Age and Weight Charts and Calculators

Rachel Blumenfeld
Senior woman on a scale

A standard weight range isn't just one size fits all; you have to factor your age into the equation as well. For a good idea of where in your peer group your weight falls, you can consult age and weight charts, which provide generalized weight averages related to age. However, it's important to note that they don't necessarily help people determine ideal weight, because they don't figure in factors such as height or frame.

Charts by Gender

According to the CDC, average weights and BMIs by age for the United States from 2007-2010 are below:

Average Female Weight and BMI by Age

Age Weight BMI
20 - 29 161.9 pounds 27.5
30 - 39 169.1 pounds 28.7
40 - 49 168.0 pounds 28.6
50 - 59 170.0 pounds 29.3
60 - 69 170.5 pounds 29.6
70 - 79 164.9 pounds 29.5

Average Male Weight and BMI by Age

Age Weight BMI
20 - 29 183.9 pounds 26.8
30 - 39 199.5 pounds 29.0
40 - 49 200.6 pounds 29.0
50 - 59 201.3 pounds 29.2
60 - 69 199.4 pounds 29.5
70 - 79 190.6 pounds 28.8

Calculate Your Body Mass Index

A tool to help determine the right body weight is the BMI (Body Mass Index). This is also determined from a standard calculation. Use the following BMI calculator for simplicity and convenience.

  1. Select between US customary and metric units of measure.
  2. Enter your weight in pounds (US customary) or kilograms (metric).
  3. Enter your height in feet and inches (US customary) or meters and centimeters (metric).
  4. Click the "Calculate" button.
  5. The widget will then display your BMI. To perform a new calculation, click the "Clear Results" button.

What Your BMI Results Mean

The CDC explains how to interpret your BMI results:

BMI Scale
BMI Results What It Means
Below 18.5 Underweight
18.5-24.9 Normal Weight
25-29.9 Overweight
30 and Above Obese

Basal Metabolic Rate Calculator

Determining your basal metabolic rate is also useful.

  1. Choose either US customary or metric units at the top of the widget.
  2. Select male or female.
  3. Click on your typical activity level, from sedentary to extremely active.
  4. Enter your age in years.
  5. Enter your weight.
  6. Enter your height.
  7. Click on the "Calculate" button.
  8. The widget will then display your BMR and the average number of calories you need to consume each day to maintain your current weight.
  9. Click the "Clear Results" button to start a new calculation.

Calculating Ideal Body Weight

The widget below can calculate your ideal body weight quickly and easily.

  1. Choose between US customary and metric units of measurement.
  2. Select between male and female.
  3. Enter your height in feet and inches (US customary) or in meters and centimeters (metric).
  4. Click the "Calculate" button.
  5. The widget will compute your ideal body weight using both the Miller formula and the World Health Organization guidelines.
  6. Click "Clear Results" to perform a new calculation.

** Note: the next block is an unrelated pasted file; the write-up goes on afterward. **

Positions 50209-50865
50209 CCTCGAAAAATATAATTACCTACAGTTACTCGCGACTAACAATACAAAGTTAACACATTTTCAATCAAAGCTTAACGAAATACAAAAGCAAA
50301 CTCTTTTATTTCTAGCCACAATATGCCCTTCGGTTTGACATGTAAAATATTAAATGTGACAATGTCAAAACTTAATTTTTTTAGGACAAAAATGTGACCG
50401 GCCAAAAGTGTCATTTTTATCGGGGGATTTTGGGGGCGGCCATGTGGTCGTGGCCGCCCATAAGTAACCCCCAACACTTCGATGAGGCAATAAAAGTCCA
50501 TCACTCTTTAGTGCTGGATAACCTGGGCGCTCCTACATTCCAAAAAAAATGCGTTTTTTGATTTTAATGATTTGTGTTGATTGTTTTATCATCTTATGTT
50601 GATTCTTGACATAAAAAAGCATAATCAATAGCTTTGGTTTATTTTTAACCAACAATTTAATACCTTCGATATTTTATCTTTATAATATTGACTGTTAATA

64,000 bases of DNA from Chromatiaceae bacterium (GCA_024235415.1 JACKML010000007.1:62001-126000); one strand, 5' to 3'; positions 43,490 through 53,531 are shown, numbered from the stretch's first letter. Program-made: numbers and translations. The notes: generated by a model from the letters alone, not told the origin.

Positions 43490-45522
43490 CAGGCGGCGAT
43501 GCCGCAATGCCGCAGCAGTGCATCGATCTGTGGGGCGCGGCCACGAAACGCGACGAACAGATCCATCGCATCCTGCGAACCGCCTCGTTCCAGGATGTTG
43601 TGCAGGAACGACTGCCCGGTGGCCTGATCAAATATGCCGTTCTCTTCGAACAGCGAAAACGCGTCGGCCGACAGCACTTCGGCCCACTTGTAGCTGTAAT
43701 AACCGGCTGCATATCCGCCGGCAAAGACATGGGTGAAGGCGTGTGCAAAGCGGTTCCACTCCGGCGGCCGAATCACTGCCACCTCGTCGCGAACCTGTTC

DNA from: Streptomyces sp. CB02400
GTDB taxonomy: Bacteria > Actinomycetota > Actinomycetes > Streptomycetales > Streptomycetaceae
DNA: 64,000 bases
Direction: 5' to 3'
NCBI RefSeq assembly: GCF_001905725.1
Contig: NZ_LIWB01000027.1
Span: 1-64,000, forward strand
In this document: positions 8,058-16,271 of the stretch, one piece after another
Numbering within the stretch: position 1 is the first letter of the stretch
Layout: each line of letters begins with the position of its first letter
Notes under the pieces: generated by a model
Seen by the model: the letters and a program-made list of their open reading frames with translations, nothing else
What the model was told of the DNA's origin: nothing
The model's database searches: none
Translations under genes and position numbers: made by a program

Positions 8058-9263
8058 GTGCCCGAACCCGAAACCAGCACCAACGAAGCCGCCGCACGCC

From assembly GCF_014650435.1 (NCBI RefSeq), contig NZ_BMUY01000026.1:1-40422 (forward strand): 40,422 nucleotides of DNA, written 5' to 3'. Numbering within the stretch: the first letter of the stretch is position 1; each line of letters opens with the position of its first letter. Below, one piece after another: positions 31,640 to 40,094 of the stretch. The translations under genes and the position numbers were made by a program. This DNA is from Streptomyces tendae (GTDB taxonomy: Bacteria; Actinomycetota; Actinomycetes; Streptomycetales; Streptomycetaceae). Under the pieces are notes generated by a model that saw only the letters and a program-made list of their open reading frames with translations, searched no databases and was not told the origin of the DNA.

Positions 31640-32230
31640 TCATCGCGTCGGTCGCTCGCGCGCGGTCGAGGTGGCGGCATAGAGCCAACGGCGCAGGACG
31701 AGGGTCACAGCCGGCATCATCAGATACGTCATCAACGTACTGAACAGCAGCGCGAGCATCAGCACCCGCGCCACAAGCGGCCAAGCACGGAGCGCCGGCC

Age and Weight Gain

It's natural that you gain weight when you age, particularly between your 20s and your 30s. As you approach 40 and 50, you need fewer calories, but you may continue to eat as you did in younger years, resulting in weight gain. This need for fewer calories is due to physiological changes that take place in the aging process.

  • Decreased metabolic rate, resulting in less ability to use energy and burn calories, usually from decreased muscle mass
  • Nerves send impulses about 15 percent slower between the ages of 30 and 60 to 70, resulting in slower movement and reduced power output.
  • Maximum lung capacity peaks around age 30, and decreases about 20 percent by 70 years of age.
  • Cardiovascular ability decreases about 10 percent per decade for women after age 25.
  • In general, cardiovascular ability decreases about three percent per decade in your 20s, six percent per decade in your 30s, and continues increasing to over 20 percent per decade in your 70s.
  • There is usually a 35-40 percent decrease in muscle mass for both men and women between 20 and 80 years of age, even if weight stays the same.
  • Less testosterone, which can contribute to decreased muscle mass in men
  • Hormonal changes such as increased estrogen due to menopause, which may lead to decreased muscle mass in women

These changes result in weight gain as a part of aging if your calorie intake and activity level remain the same as when you were in your 20s. It's important to eat healthy and exercise regularly if you hope to prevent mid-life weight gain. In fact, increasing your activity level is one of the best ways to thwart middle-age spread.

Stay Healthy

It is important to consider that your body composition will change as you age, so there is no need to compare yourself to the 25 year old intern at the office. That doesn't mean you have to settle, either; there are steps you can take to help offset these changes - eat healthy, work on building your strength and maintaining muscle, and see your doctor if you feel that you may need help balancing your hormones.

Age and Weight Charts and Calculators